Canadian retail sales increased 1.1 per cent to $63.1 billion in June, boosted by higher sales at gasoline stations and motor vehicle and parts dealers, Statistics Canada said Friday.
However, the agency said its preliminary estimate for July suggests retail sales for that month fell 2.0 per cent, though it cautioned the figure would be revised.
Bank of Montreal economist Shelly Kaushik said retail spending had a surprisingly strong June, though much of the headline strength was due to higher prices as volumes were sluggish.
Retail sales in volume terms gained 0.2 per cent in June.
“Still, it looks like retail sales will add to growth in the second quarter. However, the flash estimate for July points to a weaker start to Q3,” Kaushik wrote in a report.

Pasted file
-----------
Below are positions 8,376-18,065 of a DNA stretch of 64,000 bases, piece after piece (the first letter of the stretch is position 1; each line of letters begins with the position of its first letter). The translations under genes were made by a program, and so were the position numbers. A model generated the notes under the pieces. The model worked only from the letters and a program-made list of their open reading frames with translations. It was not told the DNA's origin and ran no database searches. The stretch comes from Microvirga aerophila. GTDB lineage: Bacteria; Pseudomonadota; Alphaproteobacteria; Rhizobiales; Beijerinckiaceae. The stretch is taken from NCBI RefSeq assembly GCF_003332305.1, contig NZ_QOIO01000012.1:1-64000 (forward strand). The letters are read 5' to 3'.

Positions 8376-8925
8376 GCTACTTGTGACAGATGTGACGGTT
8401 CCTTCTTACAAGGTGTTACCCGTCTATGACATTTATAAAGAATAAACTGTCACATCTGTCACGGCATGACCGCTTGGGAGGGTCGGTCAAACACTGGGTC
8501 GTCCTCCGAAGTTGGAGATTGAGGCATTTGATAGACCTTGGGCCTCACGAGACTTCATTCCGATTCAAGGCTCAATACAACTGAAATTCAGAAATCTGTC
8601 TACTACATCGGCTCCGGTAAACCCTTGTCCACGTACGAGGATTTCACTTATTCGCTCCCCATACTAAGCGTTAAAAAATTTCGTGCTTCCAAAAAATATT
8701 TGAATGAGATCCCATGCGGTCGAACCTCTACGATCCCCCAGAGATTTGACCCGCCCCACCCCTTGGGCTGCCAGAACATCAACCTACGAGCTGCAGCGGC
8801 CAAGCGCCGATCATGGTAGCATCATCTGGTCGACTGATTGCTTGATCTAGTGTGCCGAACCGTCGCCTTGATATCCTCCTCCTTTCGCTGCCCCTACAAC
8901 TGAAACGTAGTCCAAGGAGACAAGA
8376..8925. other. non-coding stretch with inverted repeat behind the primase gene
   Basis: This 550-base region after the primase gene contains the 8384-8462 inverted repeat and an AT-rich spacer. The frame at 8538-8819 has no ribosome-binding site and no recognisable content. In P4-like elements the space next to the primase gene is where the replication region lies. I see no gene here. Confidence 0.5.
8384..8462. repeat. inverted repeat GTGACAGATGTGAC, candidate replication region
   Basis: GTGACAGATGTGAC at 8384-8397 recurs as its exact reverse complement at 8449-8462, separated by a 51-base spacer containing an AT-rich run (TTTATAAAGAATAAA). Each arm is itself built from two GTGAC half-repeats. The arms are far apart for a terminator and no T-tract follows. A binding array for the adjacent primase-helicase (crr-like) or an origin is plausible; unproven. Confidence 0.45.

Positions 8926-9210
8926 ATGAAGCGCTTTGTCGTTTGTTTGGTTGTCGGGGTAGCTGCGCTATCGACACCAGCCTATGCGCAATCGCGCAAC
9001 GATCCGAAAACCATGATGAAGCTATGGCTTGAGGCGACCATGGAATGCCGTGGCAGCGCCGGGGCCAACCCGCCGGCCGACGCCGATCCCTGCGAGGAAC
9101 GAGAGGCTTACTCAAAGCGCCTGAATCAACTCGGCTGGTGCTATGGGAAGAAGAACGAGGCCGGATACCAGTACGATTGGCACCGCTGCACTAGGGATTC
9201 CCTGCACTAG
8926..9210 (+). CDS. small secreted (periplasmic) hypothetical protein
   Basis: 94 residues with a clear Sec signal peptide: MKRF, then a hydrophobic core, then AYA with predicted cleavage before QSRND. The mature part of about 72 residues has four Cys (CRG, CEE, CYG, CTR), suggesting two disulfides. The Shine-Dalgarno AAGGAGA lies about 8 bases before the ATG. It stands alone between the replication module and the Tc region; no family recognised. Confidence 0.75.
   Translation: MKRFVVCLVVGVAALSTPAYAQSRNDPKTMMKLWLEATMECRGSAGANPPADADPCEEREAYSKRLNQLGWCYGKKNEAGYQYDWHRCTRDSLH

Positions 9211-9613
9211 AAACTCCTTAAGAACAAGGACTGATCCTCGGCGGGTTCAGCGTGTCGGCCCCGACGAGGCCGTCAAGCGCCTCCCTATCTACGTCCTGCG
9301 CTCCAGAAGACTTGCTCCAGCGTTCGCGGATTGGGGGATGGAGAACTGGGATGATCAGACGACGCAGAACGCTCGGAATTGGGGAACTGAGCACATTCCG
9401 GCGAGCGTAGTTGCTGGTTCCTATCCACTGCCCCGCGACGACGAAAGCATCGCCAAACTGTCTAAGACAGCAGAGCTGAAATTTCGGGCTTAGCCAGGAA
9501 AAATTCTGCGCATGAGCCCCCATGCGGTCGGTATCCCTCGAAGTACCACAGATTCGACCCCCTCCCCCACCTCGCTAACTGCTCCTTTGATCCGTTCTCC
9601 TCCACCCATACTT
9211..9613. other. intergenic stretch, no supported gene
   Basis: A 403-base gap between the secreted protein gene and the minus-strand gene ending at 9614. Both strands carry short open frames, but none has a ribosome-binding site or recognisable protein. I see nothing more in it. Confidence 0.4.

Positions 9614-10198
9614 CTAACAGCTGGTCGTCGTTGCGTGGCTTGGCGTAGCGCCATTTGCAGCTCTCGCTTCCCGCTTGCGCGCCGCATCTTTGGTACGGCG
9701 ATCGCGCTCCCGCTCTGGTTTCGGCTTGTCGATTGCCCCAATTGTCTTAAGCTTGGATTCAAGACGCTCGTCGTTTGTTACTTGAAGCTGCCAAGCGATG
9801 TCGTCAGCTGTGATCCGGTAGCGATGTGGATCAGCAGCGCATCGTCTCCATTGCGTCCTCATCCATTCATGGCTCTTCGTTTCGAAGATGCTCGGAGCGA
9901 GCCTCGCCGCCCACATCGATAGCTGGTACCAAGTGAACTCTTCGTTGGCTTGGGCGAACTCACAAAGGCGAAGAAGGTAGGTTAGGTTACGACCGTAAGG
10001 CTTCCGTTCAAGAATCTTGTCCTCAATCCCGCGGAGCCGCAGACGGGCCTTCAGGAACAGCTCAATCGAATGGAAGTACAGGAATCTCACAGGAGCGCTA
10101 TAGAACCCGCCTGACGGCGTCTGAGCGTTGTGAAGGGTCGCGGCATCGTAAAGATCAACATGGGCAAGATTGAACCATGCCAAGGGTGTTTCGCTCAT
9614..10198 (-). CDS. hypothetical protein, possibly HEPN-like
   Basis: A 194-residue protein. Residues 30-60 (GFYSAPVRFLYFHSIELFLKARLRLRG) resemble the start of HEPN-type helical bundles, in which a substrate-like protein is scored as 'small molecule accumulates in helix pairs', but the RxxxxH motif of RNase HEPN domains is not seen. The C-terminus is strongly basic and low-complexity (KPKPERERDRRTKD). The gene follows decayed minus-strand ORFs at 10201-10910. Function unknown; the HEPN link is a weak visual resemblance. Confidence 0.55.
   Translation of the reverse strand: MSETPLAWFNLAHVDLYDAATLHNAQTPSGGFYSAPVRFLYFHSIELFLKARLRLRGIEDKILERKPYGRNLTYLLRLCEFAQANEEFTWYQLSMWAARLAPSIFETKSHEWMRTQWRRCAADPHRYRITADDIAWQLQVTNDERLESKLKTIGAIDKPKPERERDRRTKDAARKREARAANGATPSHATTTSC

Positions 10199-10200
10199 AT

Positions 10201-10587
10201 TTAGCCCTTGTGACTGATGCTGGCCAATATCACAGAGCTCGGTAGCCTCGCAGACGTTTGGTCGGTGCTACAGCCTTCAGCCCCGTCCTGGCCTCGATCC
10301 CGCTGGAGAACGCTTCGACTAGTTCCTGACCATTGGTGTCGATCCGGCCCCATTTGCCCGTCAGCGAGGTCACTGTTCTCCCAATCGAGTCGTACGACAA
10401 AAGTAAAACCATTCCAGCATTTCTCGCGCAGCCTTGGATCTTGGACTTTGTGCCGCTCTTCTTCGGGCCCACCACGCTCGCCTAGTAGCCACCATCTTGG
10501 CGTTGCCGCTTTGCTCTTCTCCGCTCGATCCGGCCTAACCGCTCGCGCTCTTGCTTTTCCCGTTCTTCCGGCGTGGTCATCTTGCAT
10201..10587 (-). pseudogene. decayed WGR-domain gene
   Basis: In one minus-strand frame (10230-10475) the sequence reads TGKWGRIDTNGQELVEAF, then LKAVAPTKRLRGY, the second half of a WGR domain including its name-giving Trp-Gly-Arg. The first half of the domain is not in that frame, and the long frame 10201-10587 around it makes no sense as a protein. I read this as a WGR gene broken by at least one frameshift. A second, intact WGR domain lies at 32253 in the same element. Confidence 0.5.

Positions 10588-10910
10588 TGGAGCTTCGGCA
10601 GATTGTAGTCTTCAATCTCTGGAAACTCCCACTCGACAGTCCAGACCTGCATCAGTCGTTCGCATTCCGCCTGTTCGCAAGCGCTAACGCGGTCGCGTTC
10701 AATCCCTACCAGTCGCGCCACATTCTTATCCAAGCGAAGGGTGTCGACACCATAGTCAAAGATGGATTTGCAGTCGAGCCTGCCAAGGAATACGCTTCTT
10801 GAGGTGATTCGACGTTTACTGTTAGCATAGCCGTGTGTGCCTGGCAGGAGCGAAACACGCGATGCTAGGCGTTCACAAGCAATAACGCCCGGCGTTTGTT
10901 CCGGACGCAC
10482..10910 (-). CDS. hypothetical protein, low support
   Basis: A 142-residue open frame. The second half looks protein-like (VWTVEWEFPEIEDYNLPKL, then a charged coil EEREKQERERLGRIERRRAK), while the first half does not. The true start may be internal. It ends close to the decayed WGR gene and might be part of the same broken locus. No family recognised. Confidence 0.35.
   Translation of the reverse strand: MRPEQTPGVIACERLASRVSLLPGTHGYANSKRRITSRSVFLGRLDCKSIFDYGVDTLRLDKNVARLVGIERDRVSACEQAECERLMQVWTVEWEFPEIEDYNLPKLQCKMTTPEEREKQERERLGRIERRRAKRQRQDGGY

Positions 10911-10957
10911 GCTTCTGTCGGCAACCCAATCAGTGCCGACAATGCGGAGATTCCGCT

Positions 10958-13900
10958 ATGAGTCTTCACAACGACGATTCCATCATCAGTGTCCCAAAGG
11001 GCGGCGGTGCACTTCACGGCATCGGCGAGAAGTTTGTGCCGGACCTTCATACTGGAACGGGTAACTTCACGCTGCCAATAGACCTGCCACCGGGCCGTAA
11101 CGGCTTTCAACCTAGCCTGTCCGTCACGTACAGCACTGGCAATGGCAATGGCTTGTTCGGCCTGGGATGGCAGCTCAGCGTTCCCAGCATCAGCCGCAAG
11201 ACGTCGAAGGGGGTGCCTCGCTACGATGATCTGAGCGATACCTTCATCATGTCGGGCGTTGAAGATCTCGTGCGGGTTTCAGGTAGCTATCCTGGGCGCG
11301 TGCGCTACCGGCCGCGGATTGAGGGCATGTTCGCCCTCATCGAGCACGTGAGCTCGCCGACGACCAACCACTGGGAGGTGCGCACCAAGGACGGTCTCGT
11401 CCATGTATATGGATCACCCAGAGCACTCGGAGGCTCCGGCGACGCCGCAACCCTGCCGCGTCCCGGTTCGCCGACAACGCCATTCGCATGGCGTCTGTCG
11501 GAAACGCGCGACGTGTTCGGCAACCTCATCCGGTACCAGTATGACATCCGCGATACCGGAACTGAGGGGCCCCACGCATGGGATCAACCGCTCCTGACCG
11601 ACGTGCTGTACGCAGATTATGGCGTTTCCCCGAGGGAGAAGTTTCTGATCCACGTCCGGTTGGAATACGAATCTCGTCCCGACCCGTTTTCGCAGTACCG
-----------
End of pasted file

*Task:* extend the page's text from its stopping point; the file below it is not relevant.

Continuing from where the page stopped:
For June, higher prices helped lift sales at gasoline stations 3.9 per cent for the month even as sales at gasoline stations in volume terms fell 1.3 per cent.
Meanwhile, sales at motor vehicle and parts dealers gained 1.8 per cent in June, boosted by a 2.9 per cent gain at new car dealers. Sales at used car dealers gained 1.7 per cent.
Core retail sales — which exclude gasoline stations and motor vehicle and parts dealers — rose 0.2 per cent.
General merchandise stores gained 1.1 per cent for June, while clothing and clothing accessories stores rose 1.8 per cent, helped by a 2.1 per cent gain at clothing stores and a 2.4 per cent increase at jewelry, luggage and leather goods stores.
Sales at food and beverage stores fell 1.1 per cent in June as sales at supermarkets and other grocery stores dropped 0.8 per cent and beer, wine and liquor stores lost 2.9 per cent.